Writing and Ritual: beware of mythologising

Note: this is a re-run (or updated version) of a post from my previous site/blog, so if it feels a bit déjà vû, it’s not you: it’s me.

Writing is fraught with danger, mostly related to myth and ritual. Obviously, as a writer I love myth and mythmaking – the lure of the woods, the charm of the chosen one – but that’s not the kind of myth I mean. In this case, I mean the dangerous myths about writing itself:

  • I can only write if my desk is arranged a certain way,
  • I need complete silence/the perfect playlist aligned to my project in order to write.
  • I must start writing by 7.30 or the day is lost.
  • I wear my lucky ring to write.
  • I have a talisman on my desk which I must never lose or I’d forget how to write.
  • I can only start writing a novel once I’ve made x amount of notes and can hear the characters talking in my head.

All of these things may help, but they are not what makes it possible for you to write – that’s you. Really, just you. Many, many writers write on trains, in chaotic cafes, at kitchen tables, in lunch breaks at day jobs – none of which allow easy access to most of these extras or props.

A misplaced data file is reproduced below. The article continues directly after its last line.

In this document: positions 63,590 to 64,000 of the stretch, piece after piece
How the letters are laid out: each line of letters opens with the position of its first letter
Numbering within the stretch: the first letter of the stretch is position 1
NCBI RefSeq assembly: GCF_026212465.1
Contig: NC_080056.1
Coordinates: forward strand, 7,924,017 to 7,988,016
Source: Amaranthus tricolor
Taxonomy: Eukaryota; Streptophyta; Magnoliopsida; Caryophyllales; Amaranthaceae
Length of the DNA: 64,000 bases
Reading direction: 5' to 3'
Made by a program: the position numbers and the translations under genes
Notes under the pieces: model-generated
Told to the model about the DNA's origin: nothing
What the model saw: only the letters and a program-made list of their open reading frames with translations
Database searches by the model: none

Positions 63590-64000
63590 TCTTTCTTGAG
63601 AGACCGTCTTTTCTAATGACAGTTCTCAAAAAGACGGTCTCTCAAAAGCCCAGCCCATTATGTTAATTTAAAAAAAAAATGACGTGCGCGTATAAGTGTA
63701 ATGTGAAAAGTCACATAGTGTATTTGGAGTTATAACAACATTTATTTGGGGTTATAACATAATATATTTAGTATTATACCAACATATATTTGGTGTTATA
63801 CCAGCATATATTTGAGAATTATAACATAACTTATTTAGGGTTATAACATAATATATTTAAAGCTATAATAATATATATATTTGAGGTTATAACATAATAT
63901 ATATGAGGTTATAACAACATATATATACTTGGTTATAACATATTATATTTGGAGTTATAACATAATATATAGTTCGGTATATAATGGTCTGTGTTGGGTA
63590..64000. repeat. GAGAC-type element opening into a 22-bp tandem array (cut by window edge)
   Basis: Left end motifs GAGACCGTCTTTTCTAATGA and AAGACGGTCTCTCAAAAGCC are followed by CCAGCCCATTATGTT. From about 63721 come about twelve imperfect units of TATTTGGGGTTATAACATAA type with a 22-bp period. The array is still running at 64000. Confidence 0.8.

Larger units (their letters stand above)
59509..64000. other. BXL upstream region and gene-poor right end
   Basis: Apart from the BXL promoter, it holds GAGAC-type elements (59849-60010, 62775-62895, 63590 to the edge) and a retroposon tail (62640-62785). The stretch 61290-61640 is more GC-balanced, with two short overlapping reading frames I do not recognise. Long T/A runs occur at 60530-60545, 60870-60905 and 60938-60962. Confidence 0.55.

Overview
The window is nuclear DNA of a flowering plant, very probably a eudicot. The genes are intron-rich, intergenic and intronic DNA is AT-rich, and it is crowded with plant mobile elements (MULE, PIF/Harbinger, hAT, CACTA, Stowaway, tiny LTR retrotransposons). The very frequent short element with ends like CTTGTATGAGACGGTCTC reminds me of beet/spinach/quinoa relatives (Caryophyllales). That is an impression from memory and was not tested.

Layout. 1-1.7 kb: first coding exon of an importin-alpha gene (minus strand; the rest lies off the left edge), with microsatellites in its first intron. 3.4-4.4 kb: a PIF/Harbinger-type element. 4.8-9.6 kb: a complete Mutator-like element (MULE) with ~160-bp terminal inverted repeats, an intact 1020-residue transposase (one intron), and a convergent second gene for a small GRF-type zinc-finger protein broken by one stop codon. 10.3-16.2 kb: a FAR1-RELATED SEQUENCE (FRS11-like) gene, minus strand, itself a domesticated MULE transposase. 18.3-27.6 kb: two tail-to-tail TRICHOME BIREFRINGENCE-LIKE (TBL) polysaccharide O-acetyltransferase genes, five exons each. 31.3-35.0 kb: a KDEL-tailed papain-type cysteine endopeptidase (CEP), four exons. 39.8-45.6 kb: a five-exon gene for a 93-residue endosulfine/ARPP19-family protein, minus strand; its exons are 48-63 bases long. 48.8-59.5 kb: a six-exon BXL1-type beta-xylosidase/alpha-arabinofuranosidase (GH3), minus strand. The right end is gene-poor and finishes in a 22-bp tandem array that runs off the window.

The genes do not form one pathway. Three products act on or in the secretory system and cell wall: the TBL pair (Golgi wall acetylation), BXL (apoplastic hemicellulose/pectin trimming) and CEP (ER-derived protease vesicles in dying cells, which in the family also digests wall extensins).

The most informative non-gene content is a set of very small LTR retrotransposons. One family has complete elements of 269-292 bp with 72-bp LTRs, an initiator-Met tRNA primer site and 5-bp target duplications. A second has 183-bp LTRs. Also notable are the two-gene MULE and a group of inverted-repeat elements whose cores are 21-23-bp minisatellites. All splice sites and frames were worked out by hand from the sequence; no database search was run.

For a long time, I thought that I couldn’t try my hand at fiction because I’d never had the experience of a character ‘talking’ to me in my head. You read all the time of authors saying they got the idea for a story when a character made themselves known, and I believed that was the way it was supposed to be. Eventually, I saw another author I admired saying that wasn’t how they worked and I realised that it was just one possibility. I can never visualise either – can never get actual pictures into my head, so I suppose my mind just doesn’t work that way.

Coffee and notes – always useful…

The reason these stories are reported so much more in the press is because they fit with our romanticised idea of the writer as somehow special – characters pop along and talk to them as they recline on their chaise longue. The press is less keen on the ‘just get on with it’ model of writing! Obviously, writers are special – but in that, like all artists, we dedicate time to the work. There are literally hundreds of different ways of approaching that work and while it is important to identify the tricks that will make it easier for you, it’s also crucial to recognise that they are tricks and that all is not lost if you break the ornament that symbolises your current project/delete your white noise app by mistake/drop your favourite coffee mug/have to travel for work for a week.


What do you think?